Sauces are the culinary workhorse of the food world. They add color, a concentrated burst of complementary or contrasting flavor, and texture to everything from salads and pasta to meat and fish. Savory or sweet, hot or cold, thin or thick, a topping or a mix-in, sauces have crossed cultural borders and are part of virtually all major cuisines. Without sauces, spaghetti would be just a pile of wet noodles.
Sauce-like applications have been around for centuries, but it was between 1400 and 1700 that sauce development began its evolution to what we are accustomed to today as a result of the introduction of new ingredients, preparation and processing methods, and various cooking utensils (McGee, 2004). As the years passed, butter- and creambased sauces rose in popularity in Europe and America as a result of French culinary influence (Smith, 2007). Since then, sauces have evolved as people experience new flavors and cuisines. Today, hot sauces, regional barbecue sauces, spicy and sweet Asian sauces, and Indian simmer sauces are as popular as ever. Product developers and chefs continue to innovate by using cutting-edge ingredients and on-trend flavors to meet consumers’ expectations.
Sauce Sales Pick up Steam
The recessionary climate has led many consumers to eschew restaurant trips or to reduce their frequency and instead cook or prepare meals at home. Using sauces is a relatively inexpensive way for people who prepare meals at home and for chefs to add interest to food or to try new flavors. “You can create new dishes and change flavors and be on trend by simply just adding a sauce or changing a sauce,” says Mathew Freistadt, Corporate Chef & Culinary Manager R&D, Wixon. “It changes the whole dynamic of that dish.” Kara Nielsen, Trendologist, Center for Culinary Development, agrees and adds that product developers, chefs, and home cooks use sauces to make subtle or substantial changes that will affect the whole dish or product in flavorful and unique ways.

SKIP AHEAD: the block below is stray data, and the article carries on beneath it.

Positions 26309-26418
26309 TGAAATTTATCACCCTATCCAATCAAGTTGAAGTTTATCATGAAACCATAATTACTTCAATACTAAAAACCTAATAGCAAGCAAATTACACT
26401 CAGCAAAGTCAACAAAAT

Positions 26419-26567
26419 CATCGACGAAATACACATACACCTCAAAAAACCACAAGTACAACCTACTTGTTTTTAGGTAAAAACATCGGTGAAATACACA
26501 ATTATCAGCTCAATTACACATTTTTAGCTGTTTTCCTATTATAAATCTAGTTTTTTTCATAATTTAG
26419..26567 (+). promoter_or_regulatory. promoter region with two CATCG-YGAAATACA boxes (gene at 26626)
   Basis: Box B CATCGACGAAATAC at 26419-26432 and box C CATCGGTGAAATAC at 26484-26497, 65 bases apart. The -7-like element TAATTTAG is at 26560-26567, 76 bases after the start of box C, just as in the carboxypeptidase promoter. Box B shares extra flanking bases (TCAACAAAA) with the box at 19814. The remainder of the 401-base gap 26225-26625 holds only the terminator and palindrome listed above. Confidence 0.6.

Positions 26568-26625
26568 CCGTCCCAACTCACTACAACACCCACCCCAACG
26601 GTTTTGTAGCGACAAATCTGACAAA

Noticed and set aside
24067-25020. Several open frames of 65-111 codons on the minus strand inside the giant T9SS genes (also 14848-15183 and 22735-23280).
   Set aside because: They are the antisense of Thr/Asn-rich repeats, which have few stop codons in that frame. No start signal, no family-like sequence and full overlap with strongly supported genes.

Sauce products offer convenience. Jack Daniel’s® EZ Marinader® from H.J. Heinz Co. is liquid marinade in a 12-oz bag large enough to hold 2-3 pounds of meat, poultry, or vegetables, eliminating the need for bowls, pans, bottles, foil, and plastic wrap. Sauces lend themselves to experimentation, especially in the foodservice sector; you can include an up-and-coming or unusual ingredient in sauces to introduce people to the ingredient or flavor, notes Nielsen.
Consumers tend to associate hamburger, pork, and steak with a few types of sauces, and this limited association presents opportunity for product developers and chefs to formulate more creative sauce options for these foods (Technomic, 2009). Sauces are even featured in some interesting applications: At the 2011 IFT Food Expo in New Orleans, La., Tabasco Brands® Industrial Ingredients/McIllhenny Co. formulated its Tabasco sauce in mac & cheese, king cake, and coffee prototypes, and Kikkoman Sales USA Inc. flavored cream cheese prototypes with Kikkoman Asian sauces, including Sriracha Hot Chili Sauce, Plum Sauce, Thai Style Chili Sauce, and Sweet Soy Glaze. “Sauces are great on all types of food—from eggs and pancakes to vegetarian and vegetable dishes to roasted meats and whole-grain side dishes,” states Meredith L. Bishop, Principal Food Scientist, Spicetec Flavors & Seasonings. “Sauces can be used to flavor just about anything and come in all different textures and flavors. The applications and flavors are only limited by what you can think up and the ingredients available to you.”
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Demand is up for sauces, which is driving sales: The global market for these products is expected to reach $72 billion by 2015 (the number includes condiments, dressings, and seasonings as well) (GIA, 2011). Mintel predicts continued success in the cooking sauces and marinades categories with sales projected to reach $4.4 billion by 2015 after hitting the $3.7 billion mark in 2010 (Mintel, 2011). The company’s research also found that 83% of adults who cook/prepare meals at home use cooking sauces and marinades when preparing meals and 74% use store-bought sauces and marinades (Mintel, 2011). “It is a massive category with literally hundreds and hundreds of products coming out year after year,” says David Browne, Senior Analyst, Mintel Group Ltd.
With such saturation in the sauce category, marketers are making certain claims, and product developers are formulating products based on consumer research to differentiate their products from competitors or to address consumer demands about nutrition. One in four consumers who cook at least half of their meals at home and who use store-bought sauces report that purity claims like “natural,” “kosher,” or “no additives and preservatives” are important when they shop for sauces (Mintel, 2011). About onequarter (26%) of consumers say they prefer organic or all-natural sauces and condiments, and 27% believe these products to be healthier than other sauces and condiments, according to a consumer survey conducted by Technomic Information Services (Technomic, 2009).